cover image Feral City: On Finding Liberation in Lockdown New York

Feral City: On Finding Liberation in Lockdown New York

Jeremiah Moss. Norton, $27.95 (256p) ISBN 978-0-393-86847-0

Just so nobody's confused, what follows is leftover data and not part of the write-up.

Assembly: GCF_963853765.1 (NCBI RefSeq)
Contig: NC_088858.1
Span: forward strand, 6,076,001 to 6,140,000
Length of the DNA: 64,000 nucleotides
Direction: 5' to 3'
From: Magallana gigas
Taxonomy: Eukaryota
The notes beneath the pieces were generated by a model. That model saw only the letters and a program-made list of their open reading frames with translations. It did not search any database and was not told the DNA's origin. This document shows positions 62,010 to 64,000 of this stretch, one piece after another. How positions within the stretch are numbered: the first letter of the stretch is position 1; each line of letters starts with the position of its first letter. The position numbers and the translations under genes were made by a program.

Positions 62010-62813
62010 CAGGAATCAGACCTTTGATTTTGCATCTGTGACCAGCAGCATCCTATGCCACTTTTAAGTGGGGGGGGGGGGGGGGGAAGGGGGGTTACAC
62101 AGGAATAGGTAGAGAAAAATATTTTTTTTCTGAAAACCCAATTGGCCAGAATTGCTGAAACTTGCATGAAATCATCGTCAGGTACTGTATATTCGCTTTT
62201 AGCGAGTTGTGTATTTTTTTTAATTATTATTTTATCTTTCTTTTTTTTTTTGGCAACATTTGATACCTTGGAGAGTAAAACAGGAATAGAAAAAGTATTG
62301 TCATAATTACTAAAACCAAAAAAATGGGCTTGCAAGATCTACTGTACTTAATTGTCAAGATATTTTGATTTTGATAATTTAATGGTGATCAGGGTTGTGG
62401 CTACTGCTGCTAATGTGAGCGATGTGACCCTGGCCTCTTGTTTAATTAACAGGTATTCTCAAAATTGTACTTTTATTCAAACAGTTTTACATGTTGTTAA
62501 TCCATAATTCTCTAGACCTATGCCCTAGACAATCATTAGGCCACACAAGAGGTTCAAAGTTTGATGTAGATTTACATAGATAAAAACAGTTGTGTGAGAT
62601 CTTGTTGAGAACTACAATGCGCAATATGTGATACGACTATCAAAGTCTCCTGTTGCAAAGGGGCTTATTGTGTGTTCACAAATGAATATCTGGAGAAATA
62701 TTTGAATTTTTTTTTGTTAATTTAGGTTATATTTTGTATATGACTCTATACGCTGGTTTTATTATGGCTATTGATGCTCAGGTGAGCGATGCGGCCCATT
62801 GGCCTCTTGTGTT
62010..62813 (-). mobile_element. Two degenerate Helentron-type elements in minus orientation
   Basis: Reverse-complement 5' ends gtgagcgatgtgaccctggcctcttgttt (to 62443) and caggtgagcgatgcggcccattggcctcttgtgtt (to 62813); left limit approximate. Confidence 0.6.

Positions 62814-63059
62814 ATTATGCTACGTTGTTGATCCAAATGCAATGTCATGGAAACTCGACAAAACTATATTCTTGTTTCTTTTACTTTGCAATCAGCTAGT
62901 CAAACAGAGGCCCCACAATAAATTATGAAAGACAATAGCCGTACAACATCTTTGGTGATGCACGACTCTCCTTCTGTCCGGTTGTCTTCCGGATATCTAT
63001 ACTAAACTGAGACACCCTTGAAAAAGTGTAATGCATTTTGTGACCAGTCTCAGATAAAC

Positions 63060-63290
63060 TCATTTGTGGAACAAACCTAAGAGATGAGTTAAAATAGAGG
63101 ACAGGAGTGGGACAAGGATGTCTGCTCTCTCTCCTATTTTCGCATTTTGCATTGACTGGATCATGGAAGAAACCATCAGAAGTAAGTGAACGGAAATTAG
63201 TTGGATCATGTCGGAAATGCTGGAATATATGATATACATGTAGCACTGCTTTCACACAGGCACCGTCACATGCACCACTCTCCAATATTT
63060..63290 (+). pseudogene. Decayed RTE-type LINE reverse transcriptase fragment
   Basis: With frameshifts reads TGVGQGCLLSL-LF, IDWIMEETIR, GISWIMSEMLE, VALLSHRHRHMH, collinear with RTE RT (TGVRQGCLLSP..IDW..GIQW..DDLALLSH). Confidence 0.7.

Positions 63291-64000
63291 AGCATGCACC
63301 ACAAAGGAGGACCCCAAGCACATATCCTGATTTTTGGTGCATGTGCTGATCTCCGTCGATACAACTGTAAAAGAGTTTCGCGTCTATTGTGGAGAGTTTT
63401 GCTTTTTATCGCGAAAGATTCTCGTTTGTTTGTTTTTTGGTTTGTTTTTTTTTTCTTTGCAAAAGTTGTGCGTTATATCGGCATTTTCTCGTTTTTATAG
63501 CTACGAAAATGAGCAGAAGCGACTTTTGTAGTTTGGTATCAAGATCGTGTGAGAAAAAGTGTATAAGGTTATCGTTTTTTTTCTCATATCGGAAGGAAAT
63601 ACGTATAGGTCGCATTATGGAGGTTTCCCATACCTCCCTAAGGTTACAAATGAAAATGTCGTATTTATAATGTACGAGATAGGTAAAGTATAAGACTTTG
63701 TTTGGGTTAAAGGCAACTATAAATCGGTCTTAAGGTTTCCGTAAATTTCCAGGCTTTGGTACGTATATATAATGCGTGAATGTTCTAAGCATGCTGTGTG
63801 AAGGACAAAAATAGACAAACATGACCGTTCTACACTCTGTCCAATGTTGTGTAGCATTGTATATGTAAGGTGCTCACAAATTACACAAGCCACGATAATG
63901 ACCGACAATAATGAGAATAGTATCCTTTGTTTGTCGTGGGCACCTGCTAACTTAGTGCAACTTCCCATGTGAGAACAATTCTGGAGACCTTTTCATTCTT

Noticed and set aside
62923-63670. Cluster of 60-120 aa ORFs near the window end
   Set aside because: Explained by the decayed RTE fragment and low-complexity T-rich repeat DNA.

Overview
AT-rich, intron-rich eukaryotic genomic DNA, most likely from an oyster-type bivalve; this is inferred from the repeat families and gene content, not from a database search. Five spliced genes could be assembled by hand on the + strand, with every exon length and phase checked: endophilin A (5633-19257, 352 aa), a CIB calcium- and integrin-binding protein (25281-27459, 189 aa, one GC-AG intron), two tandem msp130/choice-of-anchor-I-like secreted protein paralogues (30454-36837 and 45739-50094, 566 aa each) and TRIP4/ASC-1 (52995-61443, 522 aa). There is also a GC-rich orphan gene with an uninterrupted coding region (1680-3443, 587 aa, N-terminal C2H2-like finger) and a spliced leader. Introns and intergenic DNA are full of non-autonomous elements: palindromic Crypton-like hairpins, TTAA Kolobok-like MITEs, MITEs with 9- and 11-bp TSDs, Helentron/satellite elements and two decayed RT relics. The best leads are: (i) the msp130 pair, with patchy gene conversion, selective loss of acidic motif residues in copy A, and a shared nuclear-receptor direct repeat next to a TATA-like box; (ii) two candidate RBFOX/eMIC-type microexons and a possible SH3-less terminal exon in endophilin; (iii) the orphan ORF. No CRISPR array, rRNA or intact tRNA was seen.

Pushcart Prize winner Moss (Vanishing New York) reflects in these razor-sharp essays on how life in New York City changed when the “New People” (“young and funded... utterly unblemished, physically fit and clean-cut, as bland as skim milk and unsalted Saltines”) fled during the Covid-19 pandemic. Moss, who moved to the East Village in the 1990s as a “young, queer, transsexual poet,” opens with a lacerating account of how his building has changed in recent decades, describing neighbors who presume their “total security and comfort” and fill restaurants with overbearing noise “charged with social status.” Though he savored the “velvet drape of silence” that descended when these New People abandoned the city in March 2020, he also had to reckon with fear and isolation. “Buddy, if this goes on much longer,” a pizza vendor tells him, “you should buy a gun. We’re all gonna need guns.” Nevertheless, “the weird magic of pandemic time” allowed Moss to rediscover the “subterranean feeling” he used to experience in New York and to meet the “radicals, skateboarders, artists, and eccentrics” who stayed behind. Shot through with pinpoint character sketches, incisive reportage on the Occupy City Hall protest movement, and lucid discussions of queer theory, this is a vital contribution to New York City history. (Oct.)